The John Krasinski-directed family fantasy-adventure movie IF hits theaters this weekend, and the story of imaginary friends and rediscovering one’s wonder is great for all ages. Starring Ryan Reynolds as Cal, a man who can see people’s imaginary friends and discovers his young neighbor, Bea (Cailey Fleming), can also see them too, the pair embark on an adventure to unite the imaginary friends – called IFs – with new kids.

The story is full of whimsy and wonder, and with a PG rating, it’s suitable for just about any age. Read on to find out what critics are saying about IF.

Boston Globe

“IF” is nonetheless an enjoyable watch, and a surprisingly gentle one, despite its bumbling cast of fiends, rascals, and other overlooked creatures. The life lesson it ends on is a familiar one, and the dialogue between Bea and other real-world characters tends toward the obvious. But among the IFs the movie slants toward something fresher — if not absolute originality, then at least a dash of imagination.

Movie Mom

The title “IF” mostly stands for “Invisible Friend,” but also a little bit stands for the word we use to conjure up infinite possibilities. The world Krasinski has conjured up here is beguiling, with a handmade, retro feel. The Paramount logo at the beginning looks like a child’s finger-painting and the movie itself is a smudgy valentine, all heart, whimsy, and charm. If the message is a bit messy and the logic not quite sound, for me that was more than made up for by the tenderness.

MovieWeb

IF, short for imaginary friends, tugs mightily on your heartstrings. John Krasinksi, who pulls quadruple duty as writer, director, producer, and co-star, wants to squeeze your eyeballs for buckets of tears. He accomplishes that goal but, thankfully, gets an equal number of big laughs in a wonderful second act. There are a few narrative bumps. A huge reveal is evident from the start. It’s another case of waiting for a film to deliver something the audience is keenly aware of. That’s not a deal-breaker with stunning visual effects and engaging lead performances.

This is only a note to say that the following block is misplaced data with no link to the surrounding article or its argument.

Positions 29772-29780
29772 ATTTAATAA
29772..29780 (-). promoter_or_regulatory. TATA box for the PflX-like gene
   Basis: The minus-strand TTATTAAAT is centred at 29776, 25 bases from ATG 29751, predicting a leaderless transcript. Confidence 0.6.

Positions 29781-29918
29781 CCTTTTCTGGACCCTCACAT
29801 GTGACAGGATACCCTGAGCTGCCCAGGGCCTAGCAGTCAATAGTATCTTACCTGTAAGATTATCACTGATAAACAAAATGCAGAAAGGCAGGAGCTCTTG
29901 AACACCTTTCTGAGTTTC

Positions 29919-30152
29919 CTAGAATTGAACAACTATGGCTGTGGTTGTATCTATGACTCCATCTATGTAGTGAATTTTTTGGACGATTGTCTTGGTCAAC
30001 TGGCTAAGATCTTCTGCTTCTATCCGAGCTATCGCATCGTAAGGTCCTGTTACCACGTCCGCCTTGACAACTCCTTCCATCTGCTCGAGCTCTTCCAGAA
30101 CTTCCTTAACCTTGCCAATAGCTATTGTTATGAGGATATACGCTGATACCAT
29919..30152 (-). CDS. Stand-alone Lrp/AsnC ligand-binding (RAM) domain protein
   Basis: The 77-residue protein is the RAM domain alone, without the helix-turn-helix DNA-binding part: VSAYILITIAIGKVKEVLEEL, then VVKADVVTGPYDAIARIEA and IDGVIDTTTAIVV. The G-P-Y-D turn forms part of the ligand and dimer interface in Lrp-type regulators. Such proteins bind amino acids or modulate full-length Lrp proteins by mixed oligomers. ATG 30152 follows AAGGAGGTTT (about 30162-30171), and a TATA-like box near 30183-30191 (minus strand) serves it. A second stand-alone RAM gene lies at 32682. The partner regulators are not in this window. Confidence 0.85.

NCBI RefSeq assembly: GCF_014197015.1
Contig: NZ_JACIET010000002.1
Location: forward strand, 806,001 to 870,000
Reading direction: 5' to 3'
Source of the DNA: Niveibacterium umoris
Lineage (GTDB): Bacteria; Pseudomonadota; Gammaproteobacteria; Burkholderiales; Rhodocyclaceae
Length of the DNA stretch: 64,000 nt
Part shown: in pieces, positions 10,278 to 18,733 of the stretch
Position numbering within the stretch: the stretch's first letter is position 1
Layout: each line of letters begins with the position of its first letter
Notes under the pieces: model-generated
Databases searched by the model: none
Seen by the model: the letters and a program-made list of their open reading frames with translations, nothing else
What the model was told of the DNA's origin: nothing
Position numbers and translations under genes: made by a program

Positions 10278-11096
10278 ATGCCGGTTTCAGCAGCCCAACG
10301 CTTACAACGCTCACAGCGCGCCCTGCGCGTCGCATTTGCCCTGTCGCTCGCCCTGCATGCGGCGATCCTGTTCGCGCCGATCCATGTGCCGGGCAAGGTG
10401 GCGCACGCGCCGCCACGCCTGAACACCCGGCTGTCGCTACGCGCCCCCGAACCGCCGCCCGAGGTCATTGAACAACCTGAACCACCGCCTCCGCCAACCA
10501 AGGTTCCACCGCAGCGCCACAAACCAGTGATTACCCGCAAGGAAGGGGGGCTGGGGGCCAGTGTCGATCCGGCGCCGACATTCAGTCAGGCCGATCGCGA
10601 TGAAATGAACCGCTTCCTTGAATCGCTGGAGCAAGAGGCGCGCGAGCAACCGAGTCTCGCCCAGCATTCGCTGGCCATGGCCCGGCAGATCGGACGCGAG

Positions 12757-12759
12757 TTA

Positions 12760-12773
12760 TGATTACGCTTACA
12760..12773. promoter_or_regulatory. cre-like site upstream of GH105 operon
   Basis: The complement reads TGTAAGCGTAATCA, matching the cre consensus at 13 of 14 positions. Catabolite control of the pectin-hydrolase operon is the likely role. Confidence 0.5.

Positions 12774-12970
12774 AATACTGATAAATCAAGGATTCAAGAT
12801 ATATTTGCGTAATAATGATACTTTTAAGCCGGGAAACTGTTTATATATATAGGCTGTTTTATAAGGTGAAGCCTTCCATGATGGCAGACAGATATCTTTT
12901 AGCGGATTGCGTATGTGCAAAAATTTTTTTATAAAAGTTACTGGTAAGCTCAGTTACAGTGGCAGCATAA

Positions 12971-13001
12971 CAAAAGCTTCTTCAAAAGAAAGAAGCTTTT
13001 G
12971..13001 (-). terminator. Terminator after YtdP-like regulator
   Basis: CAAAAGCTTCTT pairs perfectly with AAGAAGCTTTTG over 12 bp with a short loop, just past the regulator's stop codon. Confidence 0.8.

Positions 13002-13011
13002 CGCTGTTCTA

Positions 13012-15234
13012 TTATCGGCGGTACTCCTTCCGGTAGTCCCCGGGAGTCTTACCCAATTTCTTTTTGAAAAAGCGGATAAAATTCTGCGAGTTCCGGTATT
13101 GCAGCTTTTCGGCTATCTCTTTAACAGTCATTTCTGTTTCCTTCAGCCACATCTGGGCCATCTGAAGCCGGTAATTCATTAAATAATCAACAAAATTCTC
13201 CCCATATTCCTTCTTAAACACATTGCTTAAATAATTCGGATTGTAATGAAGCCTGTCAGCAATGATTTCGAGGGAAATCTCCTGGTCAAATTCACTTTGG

The Guardian

For a film that very much bills itself as a comedy, particularly through the lovable and literally bumbling character of Blue, If is fairly short on actual laughs. Instead, it settles by the end into misty-eyed, mostly earned sweetness, with the evergreen lesson of remembering love and playfulness as you grow up. Bells and whistles and imaginary friends aside, it’s that message of the inner child that’s ultimately essential – and If channels just enough of it for this viewer to, at least for a few moments, remember hers.

ComicBook

What the movie lacks in clarity, it makes up for in heart. The good news? Your kids probably won’t notice the flaws and you’ll be too busy shedding a tear to start poking holes in the plot. The film does a good job of reminding its audience that there’s a kid in all of us, and that time can never truly take away your imagination. It’s been a while since I looked around in a theater and saw multiple grown men shedding a tear. Krasinski knows how to appeal to parents, especially dads. 

While IF may not be a perfectly pieced-together movie, there’s enough heart embedded in its core to make it a worthy trip to the cinema for families. The cast is delightful, the IFs are magical, and the warmth is undeniable.   

Overall, while IF may not have the simplest plot and is sometimes prone to schmaltz, the heartfelt whimsy and childlike wonder more than make up for any of its flaws.

Get tickets to IF

  • Editorial
  • VIDEOS